A poem by Lord Byron, published 1819.
The poem is founded on a passage in Voltaire's Charles XII. While Charles, the king of Sweden, and his men rest after their defeat at Pultowa, one of the king's officers, Mazeppa, tells a tale of his early life. Being detected in an intrigue, he had been bound naked on to the back of a wild horse from the Ukraine, which was then loosed and lashed into madness. The horse galloped off, through forest and river, carrying its fainting rider, and never stopped until it reached the plains of the Ukraine, where it fell dead. Mazeppa, at the point of death, was rescued by Cossack peasants.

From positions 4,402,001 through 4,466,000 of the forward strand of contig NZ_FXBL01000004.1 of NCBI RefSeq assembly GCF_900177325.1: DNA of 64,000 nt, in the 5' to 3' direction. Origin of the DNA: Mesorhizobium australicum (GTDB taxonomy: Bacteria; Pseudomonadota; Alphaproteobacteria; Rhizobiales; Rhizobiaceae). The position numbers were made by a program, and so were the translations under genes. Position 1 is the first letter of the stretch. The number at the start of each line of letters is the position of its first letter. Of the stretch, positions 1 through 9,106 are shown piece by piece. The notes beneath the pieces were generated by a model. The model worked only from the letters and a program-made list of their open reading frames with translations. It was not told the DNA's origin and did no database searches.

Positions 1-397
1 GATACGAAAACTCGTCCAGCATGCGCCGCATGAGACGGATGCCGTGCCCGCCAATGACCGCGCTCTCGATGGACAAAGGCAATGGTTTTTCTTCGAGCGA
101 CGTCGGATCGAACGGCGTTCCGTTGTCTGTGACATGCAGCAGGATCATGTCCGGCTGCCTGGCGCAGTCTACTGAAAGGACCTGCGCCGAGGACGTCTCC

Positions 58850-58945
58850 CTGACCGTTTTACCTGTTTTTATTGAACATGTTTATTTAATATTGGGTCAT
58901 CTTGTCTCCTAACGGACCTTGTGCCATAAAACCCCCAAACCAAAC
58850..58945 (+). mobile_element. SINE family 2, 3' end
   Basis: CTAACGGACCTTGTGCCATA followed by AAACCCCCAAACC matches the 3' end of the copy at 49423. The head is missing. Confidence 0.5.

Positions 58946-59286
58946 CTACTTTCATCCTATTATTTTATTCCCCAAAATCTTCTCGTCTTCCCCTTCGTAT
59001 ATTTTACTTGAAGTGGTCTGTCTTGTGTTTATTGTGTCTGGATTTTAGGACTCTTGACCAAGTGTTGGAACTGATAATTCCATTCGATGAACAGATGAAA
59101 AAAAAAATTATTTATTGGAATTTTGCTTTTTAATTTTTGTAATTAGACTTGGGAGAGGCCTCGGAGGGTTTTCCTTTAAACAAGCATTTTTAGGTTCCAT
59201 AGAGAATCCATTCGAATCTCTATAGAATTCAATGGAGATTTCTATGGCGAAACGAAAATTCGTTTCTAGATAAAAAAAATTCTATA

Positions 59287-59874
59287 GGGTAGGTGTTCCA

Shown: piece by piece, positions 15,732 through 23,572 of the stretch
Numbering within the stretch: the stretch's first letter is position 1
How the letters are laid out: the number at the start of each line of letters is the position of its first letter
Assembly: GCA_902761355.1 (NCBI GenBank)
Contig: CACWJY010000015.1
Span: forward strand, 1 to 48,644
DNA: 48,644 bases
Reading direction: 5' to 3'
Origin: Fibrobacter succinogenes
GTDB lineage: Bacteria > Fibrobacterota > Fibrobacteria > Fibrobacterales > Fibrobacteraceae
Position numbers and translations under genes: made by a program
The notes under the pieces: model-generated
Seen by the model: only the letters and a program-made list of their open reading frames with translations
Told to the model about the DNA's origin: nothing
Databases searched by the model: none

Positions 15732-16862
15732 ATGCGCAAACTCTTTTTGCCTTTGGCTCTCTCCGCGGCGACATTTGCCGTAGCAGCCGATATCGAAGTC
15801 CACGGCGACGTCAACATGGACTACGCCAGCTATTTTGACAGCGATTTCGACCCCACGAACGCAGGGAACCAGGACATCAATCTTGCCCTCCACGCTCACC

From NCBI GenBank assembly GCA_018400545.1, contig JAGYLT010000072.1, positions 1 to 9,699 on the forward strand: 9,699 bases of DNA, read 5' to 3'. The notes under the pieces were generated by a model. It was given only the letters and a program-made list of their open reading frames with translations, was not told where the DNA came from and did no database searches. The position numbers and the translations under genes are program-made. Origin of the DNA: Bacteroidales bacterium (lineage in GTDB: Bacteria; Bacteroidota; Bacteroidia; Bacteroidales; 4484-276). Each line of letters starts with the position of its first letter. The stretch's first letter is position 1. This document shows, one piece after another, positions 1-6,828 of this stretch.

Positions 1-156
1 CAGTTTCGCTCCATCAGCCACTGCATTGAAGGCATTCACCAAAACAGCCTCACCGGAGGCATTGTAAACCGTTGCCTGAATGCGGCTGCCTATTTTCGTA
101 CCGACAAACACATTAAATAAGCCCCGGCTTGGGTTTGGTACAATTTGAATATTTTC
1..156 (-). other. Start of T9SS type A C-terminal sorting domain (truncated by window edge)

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Lord Byron (1788—1824) poet